We all end up in long grass eventually. Some of us more than others (me). What do we do? How do we get out of it?
What we do NOT do is try to hit too much club out of long grass. I 4-iron or 3-wood or something like that will probably not get airborne. In fact, the ball may not even leave a short radius within a few feet.
What we SHOULD do is take a more lofted club which helps get the ball going up. Going up helps keep the grass resistance down. We should also hit down on the ball with more of a descending angle, which helps reduce the drag on the club produced by the long grass.
At the very end of the video Kris Moe tells us he is only trying to get the ball to go about 100 yards in order to have a chance at saving par or bogey, and staying away from “big” numbers. That is a key statement. Big numbers are round killers. Avoid them at all costs by not trying to hit the hero shot out of the long grass!
Today’s Tuesday Tip comes from the deep Frogger Golf archive of great golf instructional videos at www.youtube.com/froggergolf. Resident golf professional Kris Moe has produced a ton of great videos for us to help improve our golf games.
This week we are discussing the pendulum concept. Most golfers have heard of a pendulum putting stroke, but not many have thought about it with regards to the full swing. In the video below Kris Moe shows us how to connect our bodies with our arms and golf club to produce one motion. That connection shows us and gives us the feel of turning the body at the same pace as the club.
Keeping the body and the club connected like the parts of a pendulum help prevent us from flipping the club or having our arms and golf club completely out of sync with our bodies. The result is more solid contact, longer distance, and better accuracy.
Today’s Tuesday Tip comes from the Frogger YouTube at www.youtube.com/froggergolf. The Frogger YouTube is home to a ton of great golf instructional videos featuring our Frogger pro Kris Moe. Kris’s videos are short and sweet, simple to understand and implement. We don’t need to make golf more complicated.
In the video below Moe helps us out with some basic tips from golf’s “inner game.” We all know that golf is 90% mental, and the other 10% is just in your head. The video helps us simplify and implement a simple swing thought which will help our tempo and release in all shots including the long game, short game, and even putting (though Kris does not refer to putting in this video).
It is great that we have such a fantastic resource in our own Frogger pro Kris Moe! We’ve put together some quick instructional videos for you which are invaluable! They can all be found on the Frogger YouTube channel at http://www.youtube.com/froggergolf.
This week’s featured tip relates golf with other sports. Kris Moe uses a tennis racquet to show us the relation of the face to the ball. Square face. Round ball. It is the same with the golf club and golf ball. We are ultimately trying to deliver the face to square at impact.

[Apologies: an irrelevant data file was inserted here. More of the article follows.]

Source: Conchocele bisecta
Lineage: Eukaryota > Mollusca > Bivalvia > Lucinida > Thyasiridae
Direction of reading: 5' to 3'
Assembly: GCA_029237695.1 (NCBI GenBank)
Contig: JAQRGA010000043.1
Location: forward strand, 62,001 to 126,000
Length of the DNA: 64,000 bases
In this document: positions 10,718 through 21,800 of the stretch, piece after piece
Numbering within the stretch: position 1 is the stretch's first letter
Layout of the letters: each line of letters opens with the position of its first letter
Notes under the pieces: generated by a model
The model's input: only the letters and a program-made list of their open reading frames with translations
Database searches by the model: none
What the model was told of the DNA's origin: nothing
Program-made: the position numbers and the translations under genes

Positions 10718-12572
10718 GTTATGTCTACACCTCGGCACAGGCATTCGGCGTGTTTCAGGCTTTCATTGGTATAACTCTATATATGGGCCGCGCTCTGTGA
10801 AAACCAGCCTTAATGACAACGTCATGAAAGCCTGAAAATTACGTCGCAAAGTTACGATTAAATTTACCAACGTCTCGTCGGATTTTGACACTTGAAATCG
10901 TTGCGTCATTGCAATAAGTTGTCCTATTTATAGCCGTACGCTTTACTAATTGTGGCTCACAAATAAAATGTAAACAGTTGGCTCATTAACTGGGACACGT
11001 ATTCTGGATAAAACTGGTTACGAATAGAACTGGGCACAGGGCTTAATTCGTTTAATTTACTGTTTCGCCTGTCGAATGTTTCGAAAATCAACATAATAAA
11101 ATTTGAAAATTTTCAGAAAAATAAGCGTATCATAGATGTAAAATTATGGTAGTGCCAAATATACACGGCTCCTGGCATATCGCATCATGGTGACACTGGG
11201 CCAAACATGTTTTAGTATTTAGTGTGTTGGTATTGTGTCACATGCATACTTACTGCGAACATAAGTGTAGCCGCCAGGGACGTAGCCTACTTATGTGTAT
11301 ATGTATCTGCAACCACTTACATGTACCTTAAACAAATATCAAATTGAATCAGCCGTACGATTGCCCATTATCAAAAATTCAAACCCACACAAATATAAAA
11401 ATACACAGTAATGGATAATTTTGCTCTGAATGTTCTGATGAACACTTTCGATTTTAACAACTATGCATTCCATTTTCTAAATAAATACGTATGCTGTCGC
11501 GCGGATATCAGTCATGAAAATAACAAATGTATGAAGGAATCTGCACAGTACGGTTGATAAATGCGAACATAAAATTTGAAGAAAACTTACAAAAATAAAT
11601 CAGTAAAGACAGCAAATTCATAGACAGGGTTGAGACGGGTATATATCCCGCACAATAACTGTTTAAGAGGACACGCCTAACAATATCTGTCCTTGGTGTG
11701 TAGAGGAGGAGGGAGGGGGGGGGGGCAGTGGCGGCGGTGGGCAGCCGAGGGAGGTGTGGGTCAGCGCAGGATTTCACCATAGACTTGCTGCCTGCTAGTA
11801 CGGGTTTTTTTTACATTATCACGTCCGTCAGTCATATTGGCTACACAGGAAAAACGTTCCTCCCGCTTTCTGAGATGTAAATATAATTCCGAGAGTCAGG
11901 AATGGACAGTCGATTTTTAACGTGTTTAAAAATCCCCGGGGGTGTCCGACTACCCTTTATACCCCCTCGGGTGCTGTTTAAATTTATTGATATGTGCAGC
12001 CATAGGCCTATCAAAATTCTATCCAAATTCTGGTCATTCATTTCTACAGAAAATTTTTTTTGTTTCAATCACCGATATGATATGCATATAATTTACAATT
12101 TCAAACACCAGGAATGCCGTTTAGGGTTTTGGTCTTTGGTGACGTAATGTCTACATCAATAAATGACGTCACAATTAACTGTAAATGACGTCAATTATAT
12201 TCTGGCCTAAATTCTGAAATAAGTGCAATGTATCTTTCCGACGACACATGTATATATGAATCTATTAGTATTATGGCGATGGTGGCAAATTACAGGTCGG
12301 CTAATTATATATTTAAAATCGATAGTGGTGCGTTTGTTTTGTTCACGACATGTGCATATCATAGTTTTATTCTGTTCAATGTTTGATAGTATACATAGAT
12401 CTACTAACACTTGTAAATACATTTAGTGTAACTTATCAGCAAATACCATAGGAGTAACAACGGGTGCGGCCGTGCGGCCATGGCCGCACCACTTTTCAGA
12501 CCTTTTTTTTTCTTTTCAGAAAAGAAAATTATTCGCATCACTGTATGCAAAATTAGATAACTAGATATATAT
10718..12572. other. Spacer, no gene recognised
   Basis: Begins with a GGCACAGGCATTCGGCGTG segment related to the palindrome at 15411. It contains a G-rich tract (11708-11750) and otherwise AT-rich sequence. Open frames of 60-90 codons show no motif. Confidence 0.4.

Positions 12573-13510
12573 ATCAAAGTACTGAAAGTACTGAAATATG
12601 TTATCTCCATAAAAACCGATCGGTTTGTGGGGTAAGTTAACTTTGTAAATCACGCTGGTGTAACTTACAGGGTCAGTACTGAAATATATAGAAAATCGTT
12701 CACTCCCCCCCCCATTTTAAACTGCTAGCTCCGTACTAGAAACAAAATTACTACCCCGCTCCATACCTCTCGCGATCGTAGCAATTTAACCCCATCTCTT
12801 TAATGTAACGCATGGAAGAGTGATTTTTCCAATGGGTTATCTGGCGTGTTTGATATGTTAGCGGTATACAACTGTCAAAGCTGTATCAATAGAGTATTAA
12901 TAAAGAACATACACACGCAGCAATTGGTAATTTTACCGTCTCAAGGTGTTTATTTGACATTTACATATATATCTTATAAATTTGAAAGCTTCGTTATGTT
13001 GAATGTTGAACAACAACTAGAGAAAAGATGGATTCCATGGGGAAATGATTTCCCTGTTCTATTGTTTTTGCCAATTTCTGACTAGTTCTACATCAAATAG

Swinging a tennis racquet around can actually be quite beneficial for getting the feel of certain golf shots. We know that in tennis or ping pong turning the wrists over on a shot can produce overspin and a curve from right to left, for right handed players. Conversely we know that cutting across the tennis ball from outside to inside and keeping the racquet from turning over will produce a curved shot from left to right, for right handed players.
Those two shots have equivalents in golf. The first is a draw and the second is a fade. So grab your tennis racquet and take some swings. Try to concentrated on the position of the face and see what it feels like to turn it over or cut across it. Translate those feelings to your golf swing.
Today’s tip comes from the Frogger YouTube library which is full of great golf instruction videos by our own resident pro Kris Moe.
Kris uses a dog to of all things to demonstrate how a golf club works as a lever, and how we can generate more power and thus more distance. Though Kris does not refer to it specifically, he’s talking about the “lag” in a golf swing, which the angle between the arms and the club. The smaller the angle, the more the angle or lever will release. The more it releases, the more club head speed it generates.
We’ve all heard the term “play it as it lies” in golf. So if your ball is in a divot, or in super long grass it is simply tough luck. You have to play it from there, or “as it lies.” But what about this situation where a golf ball is on the head of an alligator?
There are provisions in the rules of golf for a “dangerous situation.” If a situation is dangerous for a player, such as the ball is next to a bee’s nest, by a rattlesnake, or on the head of an alligator, the player is entitled to a free drop no nearer the hole. In order to enjoy the game of golf, we must be alive!